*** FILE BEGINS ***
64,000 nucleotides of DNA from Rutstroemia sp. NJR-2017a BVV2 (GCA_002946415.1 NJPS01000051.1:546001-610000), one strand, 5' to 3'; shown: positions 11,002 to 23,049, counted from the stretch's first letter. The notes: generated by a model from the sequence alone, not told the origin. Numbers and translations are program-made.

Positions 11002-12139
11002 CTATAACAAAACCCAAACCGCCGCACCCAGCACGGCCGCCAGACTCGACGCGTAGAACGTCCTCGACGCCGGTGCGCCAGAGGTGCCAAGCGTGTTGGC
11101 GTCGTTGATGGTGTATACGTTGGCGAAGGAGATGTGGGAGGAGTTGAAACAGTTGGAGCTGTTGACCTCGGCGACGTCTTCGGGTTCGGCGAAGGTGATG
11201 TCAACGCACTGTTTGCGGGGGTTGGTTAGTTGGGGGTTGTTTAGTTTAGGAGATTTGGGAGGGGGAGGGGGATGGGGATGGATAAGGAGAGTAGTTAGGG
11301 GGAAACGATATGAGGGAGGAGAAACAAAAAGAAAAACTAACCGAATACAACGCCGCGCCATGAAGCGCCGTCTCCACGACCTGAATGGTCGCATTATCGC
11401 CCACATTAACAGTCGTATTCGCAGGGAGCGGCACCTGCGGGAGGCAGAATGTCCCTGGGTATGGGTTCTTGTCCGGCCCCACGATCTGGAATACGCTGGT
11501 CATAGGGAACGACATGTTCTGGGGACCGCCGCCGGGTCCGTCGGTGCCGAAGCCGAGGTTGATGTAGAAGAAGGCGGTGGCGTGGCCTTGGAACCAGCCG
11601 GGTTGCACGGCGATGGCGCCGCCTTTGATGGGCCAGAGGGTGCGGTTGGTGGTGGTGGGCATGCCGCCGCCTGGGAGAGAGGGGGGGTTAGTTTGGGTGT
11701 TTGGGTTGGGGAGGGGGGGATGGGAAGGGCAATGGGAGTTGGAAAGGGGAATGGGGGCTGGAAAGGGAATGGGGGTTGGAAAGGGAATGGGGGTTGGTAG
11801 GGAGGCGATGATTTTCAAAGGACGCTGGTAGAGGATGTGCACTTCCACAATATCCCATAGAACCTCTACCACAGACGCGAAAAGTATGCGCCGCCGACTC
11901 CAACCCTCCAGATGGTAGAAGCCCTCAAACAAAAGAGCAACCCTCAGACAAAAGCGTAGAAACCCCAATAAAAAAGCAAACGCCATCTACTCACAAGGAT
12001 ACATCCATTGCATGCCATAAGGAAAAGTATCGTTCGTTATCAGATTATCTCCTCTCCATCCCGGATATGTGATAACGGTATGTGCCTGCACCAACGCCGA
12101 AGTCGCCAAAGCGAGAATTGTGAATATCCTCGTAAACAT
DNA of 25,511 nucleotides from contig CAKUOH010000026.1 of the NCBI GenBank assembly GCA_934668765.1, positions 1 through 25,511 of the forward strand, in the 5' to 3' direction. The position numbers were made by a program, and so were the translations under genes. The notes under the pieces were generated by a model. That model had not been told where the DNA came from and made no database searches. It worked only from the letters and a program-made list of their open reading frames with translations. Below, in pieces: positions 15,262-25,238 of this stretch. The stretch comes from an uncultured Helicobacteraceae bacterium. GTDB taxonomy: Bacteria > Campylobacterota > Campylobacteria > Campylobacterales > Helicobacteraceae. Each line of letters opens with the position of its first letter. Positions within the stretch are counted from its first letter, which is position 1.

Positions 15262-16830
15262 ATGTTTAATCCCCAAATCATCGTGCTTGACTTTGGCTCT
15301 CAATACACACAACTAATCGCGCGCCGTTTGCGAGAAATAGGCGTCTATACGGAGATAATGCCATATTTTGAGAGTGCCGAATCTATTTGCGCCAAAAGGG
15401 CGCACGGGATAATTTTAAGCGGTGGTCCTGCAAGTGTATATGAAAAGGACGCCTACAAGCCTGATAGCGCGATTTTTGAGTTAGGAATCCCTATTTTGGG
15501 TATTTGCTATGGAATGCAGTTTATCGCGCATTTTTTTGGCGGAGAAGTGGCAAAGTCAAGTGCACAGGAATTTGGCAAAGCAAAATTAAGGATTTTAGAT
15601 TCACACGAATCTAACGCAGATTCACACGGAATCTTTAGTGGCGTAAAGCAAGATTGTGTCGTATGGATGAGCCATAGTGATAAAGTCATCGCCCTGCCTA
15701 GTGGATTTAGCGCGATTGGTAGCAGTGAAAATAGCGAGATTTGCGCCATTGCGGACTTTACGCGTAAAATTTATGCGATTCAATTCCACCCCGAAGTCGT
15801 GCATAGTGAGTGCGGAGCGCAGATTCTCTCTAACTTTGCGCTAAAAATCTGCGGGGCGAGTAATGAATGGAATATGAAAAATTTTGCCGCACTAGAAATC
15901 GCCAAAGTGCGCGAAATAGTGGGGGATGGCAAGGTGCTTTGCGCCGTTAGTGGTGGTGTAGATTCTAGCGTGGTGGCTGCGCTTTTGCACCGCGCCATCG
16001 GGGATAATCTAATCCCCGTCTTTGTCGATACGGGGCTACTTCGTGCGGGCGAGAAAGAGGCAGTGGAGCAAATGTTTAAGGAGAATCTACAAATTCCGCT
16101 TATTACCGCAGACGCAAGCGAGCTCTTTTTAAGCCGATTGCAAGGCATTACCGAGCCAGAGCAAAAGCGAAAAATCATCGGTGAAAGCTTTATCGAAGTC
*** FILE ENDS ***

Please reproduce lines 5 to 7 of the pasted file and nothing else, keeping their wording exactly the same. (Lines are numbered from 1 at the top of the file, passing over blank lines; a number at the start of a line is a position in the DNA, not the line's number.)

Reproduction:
11201 TCAACGCACTGTTTGCGGGGGTTGGTTAGTTGGGGGTTGTTTAGTTTAGGAGATTTGGGAGGGGGAGGGGGATGGGGATGGATAAGGAGAGTAGTTAGGG
11301 GGAAACGATATGAGGGAGGAGAAACAAAAAGAAAAACTAACCGAATACAACGCCGCGCCATGAAGCGCCGTCTCCACGACCTGAATGGTCGCATTATCGC
11401 CCACATTAACAGTCGTATTCGCAGGGAGCGGCACCTGCGGGAGGCAGAATGTCCCTGGGTATGGGTTCTTGTCCGGCCCCACGATCTGGAATACGCTGGT